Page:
Submitted On Briefs: January 19, 2017
A. McNamara, Esq., Drake Law, LLC, Berwick, for appellant
T. Mills, Attorney General, and Meghan Szylvian, Asst. Atty.
Gen., Office of the Attorney General, Augusta, for appellee
Department of Health and Human Services
SAUFLEY, C.J., and ALEXANDER, MEAD, GORMAN, JABAR, HJELM, and
The father of Forest G. appeals from a judgment of the
District Court (Farmington, Oram, J.) terminating
his parental rights to his child. See 22 M.R.S.
§ 4055(1)(B)(2), (1-A)(A) (2016). The father argues, for
the first time on appeal, that the court violated his right
to due process by applying a rebuttable presumption of
parental unfitness and improperly placing the burden of proof
on him. See id. § 4055(1-A)(A). We affirm the
In its termination order, the court explicitly stated that it
found two grounds of parental unfitness based on clear and
convincing evidence- namely, that the father "is
unwilling or unable to protect [the child] from jeopardy
within a time which is reasonably calculated to meet his
needs, and that he is unwilling or unable to take
responsibility for [the child] within a time which is
reasonably calculated to meet his needs." See
id. § 4055(1)(B)(2)(b)(i), (if). After making those
separate findings of unfitness, the court also noted that a
statutory rebuttable presumption of unfitness arose based on
an "aggravating factor" consisting of conduct that
the court, in a jeopardy order to which the father agreed,
found was "heinous and abhorrent to society."
See id. § 4055(1-A)(A).
For two reasons, we need not and do not reach the
father's argument that, as applied in this case, the
court's application of a rebuttable presumption of
parental unfitness violated his right to due process. Cf.
In re Sarah T., 629 A.2d 53, 55 (Me. 1993) (concluding
that a court's application of a rebuttable presumption of
parental unfitness in a termination case did not violate a
parent's right to due process or equal protection).
First, when certain predicate facts are proved, the express
terms of section 4055(1-A)(A) authorize a court to presume
only one of the two forms of parental unfitness that the
court found here, namely, the parent's inability or
unwillingness to protect the child from jeopardy. Because the
court also found an alternative form of parental unfitness,
its reference to the statutory presumption does not draw into
question its ultimate determination that the father's
parental rights should be terminated. See In re KM,
2015 ME 79, ¶ 9, 118 A.3d 812 ("Where the court
finds multiple bases for unfitness, we will affirm if any one
of the alternative bases is supported by clear and convincing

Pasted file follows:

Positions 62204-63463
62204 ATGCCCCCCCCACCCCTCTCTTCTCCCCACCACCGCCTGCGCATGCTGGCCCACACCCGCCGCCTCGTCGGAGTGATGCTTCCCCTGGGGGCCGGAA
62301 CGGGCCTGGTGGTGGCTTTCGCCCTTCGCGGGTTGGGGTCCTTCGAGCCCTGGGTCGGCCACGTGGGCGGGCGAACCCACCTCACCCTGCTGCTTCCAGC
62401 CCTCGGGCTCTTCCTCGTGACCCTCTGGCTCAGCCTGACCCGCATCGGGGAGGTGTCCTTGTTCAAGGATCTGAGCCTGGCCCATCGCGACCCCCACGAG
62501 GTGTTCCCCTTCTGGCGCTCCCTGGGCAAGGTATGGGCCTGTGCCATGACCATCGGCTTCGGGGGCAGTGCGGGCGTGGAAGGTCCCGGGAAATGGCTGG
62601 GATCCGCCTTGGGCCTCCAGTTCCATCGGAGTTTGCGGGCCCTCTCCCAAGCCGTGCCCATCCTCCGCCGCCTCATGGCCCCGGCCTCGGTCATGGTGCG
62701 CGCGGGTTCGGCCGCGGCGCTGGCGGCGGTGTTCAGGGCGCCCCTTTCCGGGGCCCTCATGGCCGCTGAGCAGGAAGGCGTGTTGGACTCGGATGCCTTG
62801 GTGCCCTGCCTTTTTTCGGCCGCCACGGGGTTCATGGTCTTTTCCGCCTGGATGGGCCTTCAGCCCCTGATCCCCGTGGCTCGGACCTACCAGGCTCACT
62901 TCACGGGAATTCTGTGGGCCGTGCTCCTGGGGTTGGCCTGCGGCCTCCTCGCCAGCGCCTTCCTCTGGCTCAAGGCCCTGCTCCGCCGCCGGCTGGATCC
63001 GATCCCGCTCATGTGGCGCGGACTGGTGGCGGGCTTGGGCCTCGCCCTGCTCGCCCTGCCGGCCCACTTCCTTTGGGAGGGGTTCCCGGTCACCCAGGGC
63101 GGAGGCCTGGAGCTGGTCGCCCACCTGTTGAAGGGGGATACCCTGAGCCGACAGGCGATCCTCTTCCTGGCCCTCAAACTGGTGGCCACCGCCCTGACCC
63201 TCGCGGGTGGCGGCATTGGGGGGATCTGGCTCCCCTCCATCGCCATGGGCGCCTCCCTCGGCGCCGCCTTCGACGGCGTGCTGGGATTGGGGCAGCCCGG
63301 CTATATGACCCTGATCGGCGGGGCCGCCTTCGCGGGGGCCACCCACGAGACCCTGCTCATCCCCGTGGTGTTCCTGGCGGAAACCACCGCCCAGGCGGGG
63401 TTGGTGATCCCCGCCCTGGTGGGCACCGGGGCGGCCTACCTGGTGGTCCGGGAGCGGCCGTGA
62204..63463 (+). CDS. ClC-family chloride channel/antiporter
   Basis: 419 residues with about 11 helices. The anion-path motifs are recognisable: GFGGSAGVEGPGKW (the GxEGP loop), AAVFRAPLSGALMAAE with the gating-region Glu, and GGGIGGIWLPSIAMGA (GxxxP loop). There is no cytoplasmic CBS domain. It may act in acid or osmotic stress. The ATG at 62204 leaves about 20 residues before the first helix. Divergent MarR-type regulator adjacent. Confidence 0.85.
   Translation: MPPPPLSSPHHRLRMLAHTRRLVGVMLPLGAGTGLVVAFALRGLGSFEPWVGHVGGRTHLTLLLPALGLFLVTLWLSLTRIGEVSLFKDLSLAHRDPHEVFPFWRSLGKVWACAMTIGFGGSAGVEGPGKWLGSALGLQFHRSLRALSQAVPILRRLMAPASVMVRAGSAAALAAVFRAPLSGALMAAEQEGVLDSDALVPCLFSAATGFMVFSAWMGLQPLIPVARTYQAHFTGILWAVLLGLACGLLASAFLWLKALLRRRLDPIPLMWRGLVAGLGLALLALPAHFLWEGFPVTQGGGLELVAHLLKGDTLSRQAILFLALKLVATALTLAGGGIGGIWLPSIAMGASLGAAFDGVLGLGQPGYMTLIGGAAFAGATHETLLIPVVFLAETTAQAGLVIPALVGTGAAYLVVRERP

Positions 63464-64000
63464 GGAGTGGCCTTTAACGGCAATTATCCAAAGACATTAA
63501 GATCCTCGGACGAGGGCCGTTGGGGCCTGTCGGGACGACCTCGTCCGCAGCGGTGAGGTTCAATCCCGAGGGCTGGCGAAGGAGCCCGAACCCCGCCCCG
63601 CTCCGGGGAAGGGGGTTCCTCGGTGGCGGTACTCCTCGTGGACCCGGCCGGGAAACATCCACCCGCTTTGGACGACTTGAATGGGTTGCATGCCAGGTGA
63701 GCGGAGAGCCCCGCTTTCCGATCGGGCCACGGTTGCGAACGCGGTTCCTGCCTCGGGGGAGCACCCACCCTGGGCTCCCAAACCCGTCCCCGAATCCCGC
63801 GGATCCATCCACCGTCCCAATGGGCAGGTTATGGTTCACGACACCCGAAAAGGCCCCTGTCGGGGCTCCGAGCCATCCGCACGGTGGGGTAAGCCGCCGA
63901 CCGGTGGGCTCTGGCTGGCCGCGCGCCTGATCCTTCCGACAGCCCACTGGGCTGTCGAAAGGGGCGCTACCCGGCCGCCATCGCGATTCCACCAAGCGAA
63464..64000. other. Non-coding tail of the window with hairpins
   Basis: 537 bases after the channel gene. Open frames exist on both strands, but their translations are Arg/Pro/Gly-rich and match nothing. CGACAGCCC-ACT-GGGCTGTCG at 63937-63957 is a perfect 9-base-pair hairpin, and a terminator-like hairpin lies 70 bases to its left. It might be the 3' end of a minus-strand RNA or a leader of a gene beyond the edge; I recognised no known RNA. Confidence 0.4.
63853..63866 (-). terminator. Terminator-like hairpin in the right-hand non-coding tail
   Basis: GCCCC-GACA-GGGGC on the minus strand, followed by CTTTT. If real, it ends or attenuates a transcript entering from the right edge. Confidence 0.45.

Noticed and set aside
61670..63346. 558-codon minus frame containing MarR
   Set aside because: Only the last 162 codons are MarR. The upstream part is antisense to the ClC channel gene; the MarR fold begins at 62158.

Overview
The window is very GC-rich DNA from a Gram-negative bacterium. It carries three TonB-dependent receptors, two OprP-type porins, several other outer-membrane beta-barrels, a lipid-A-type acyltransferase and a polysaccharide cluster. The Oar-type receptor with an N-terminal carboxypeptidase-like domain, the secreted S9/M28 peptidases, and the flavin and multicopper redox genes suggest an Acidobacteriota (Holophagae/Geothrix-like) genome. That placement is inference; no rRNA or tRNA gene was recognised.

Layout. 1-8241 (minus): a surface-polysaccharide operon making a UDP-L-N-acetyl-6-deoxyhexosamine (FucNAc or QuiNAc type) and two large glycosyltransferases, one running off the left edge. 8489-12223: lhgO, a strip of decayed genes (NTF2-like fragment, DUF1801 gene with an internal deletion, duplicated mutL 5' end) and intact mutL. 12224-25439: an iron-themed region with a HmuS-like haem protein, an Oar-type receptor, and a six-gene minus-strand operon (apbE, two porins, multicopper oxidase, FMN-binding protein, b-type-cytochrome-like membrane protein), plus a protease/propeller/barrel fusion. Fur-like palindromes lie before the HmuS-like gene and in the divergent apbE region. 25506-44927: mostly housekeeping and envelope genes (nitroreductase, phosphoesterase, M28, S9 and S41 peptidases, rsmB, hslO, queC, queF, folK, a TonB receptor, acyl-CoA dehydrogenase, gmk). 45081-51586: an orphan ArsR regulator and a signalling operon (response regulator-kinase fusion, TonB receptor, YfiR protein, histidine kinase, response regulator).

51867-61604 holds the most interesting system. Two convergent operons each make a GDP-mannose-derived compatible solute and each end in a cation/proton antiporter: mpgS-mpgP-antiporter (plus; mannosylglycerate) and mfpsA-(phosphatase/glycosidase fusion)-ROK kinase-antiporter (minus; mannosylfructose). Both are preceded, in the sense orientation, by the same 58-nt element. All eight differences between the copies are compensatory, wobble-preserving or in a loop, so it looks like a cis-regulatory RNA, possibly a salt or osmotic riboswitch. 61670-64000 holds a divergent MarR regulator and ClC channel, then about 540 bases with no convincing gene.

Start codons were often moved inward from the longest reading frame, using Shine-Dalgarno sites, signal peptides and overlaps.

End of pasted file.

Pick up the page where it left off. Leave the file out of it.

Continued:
evidence." (quotation marks omitted)); Malenko v.
Handrahan, 2009 ME 96, ¶25, 979 A.2d 1269 ("As
an appellate court, we seek to avoid answering important
statutory and constitutional questions unless the answer is
truly necessary to the resolution of the parties'
Second, the court's affirmative findings supporting its
parental unfitness determination, which it set out in the
judgment even before referring to the statutory presumption,
are well supported by the evidence, to the clear and
convincing standard of proof, as illustrated by the
• In 2009, the father pleaded guilty to one count of
endangering the welfare of a different child (Class D), 17-A
M.R.S. § 554(1)(C) (2009),  and agreed to a jeopardy
order in this case in which the court found that the serious
injuries that were the basis of the 2009 conviction-including
injuries to that child's head "with intra-cranial
hemorrhage"-were deliberately inflicted.
• During the pendency of these proceedings, the father
denied that he had deliberately injured the child in the 2009
case despite a contrary medical opinion, instead explaining
to a Department of Health and Human Services caseworker that
he had been "young and irresponsible" and that the
child had been injured when the father fell down the stairs
after taking unprescribed Percocet.
• Although the father's initial visits with the
child in this case went well, the visits were ultimately
terminated after the father threatened to leave with the
child, prompting supervisors to contact law enforcement.
• The father initially prevented the Department from
performing a scheduled hair follicle drug test by shaving his
entire body, and when he eventually submitted to a number of
subsequent tests they were positive for marijuana, and two
tests in late fall 2015 were positive for opiates and
• The father was convicted of operating under the
influence only one month before the ...